The 1980s saw fierce disagreements between left and right wings of the party. The more radical elements, led by figures including Emmet Stagg, opposed the idea of going into coalition government with either of the major centre-right parties. At the 1989 Labour Party conference in Tralee a number of socialist and Marxist activists, organised around the Militant newspaper, were expelled. These expulsions continued during the early 1990s and those expelled, including Joe Higgins, went on to found the Socialist Party.

These rows ended with the defeat of the anti-coalition left. In the period since, there have been further discussions about coalitions in the party but these disagreements have primarily been over the merits of different coalition partners rather than over the principle of coalition. Related arguments have taken place from time to time over the wisdom of entering into pre-election voting pacts with other parties. Indeed former radicals like Stagg now themselves support coalition.

The 1990s: Growing Political influence and involvement

In 1990 Mary Robinson became the first President of Ireland to have been proposed by the Labour Party, although she contested the election as an independent candidate, she had been expelled from the party over her opposition to the Anglo Irish Agreement. Not only was it the first time a woman held the office but it was the first time, apart from Douglas Hyde, that a non-Fianna Fáil candidate was elected. In 1990 the Party merged with the Limerick East TD Jim Kemmy's Democratic Socialist Party and in 1992 it merged with Sligo-Leitrim TD Declan Bree's Independent Socialist Party (in May Declan Bree resigned from the Labour Party over differences with the Leadership [ [ Declan Bree resigns from Labour, indymedia, May 28th 2007] ] [ [ DECLAN BREE’S RESIGNATION LETTER, May 2007] ] ).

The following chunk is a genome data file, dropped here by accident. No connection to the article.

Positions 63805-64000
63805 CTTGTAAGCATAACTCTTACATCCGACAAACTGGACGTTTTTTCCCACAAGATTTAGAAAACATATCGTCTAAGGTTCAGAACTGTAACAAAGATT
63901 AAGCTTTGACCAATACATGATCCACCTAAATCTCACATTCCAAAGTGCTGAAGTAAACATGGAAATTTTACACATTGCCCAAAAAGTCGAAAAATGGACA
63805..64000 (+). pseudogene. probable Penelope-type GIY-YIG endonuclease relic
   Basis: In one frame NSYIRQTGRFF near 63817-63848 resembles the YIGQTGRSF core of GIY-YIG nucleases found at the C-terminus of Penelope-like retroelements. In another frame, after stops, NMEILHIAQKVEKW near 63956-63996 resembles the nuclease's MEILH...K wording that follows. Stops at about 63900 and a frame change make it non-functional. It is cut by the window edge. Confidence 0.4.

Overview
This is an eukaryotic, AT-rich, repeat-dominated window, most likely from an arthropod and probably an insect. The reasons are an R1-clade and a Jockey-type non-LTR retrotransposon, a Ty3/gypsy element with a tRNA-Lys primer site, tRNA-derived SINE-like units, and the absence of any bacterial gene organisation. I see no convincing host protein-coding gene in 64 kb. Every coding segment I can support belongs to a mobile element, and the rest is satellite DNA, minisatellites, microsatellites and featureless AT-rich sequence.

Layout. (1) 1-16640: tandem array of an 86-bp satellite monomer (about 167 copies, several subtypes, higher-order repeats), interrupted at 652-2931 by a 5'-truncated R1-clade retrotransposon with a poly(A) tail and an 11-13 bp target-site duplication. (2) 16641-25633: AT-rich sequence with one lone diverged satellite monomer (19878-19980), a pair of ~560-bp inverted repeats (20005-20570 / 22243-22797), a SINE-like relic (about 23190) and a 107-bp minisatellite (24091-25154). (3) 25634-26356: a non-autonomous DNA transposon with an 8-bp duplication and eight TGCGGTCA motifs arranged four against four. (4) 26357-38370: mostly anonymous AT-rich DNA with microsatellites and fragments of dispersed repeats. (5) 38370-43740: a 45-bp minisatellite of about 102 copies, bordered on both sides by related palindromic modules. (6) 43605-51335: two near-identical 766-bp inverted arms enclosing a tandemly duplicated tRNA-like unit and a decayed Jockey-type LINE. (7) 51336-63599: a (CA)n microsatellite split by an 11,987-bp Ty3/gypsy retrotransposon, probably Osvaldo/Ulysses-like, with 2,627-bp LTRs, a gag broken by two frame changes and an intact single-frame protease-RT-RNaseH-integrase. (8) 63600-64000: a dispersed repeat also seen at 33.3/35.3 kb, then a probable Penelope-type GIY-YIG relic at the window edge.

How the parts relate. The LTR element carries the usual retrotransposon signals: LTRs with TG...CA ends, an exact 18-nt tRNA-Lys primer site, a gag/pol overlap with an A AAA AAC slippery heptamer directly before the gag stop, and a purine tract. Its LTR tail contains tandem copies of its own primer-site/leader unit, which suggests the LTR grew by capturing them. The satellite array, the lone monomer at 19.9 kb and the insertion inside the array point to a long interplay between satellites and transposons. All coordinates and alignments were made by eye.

At the 1992 general election the Labour Party won a record 19.3% of the first-preference votes, more than twice its share in the 1989 general election. The party's representation in the Dáil doubled to 33 seats and, after a period of negotiations, the Labour Party formed a coalition with Fianna Fáil, taking office in January 1993 as the 23rd government of Ireland. Fianna Fáil leader Albert Reynolds remained as Taoiseach, and Labour Party leader Dick Spring became Tánaiste and Minister for Foreign Affairs.

After less than two years the government fell in a controversy over the appointment of Attorney-General, Harry Whelehan, as president of the High Court. The parliamentary arithmetic had changed as a result of Fianna Fáil's loss of two seats in by-elections in June, where the Labour Party itself had performed disastrously. On the pretext that the Labour Party voters were not happy with involvement with Fianna Fáil, Dick Spring withdrew his support for Reynolds as Taoiseach. The Labour Party negotiated a new coalition, the first time in Irish political history that one coalition replaced another without a general election. Between 1994 and 1997 Fine Gael, the Labour Party, and Democratic Left governed in the "Rainbow Coalition". Dick Spring of the Labour Party became Tánaiste and Minister for Foreign Affairs again.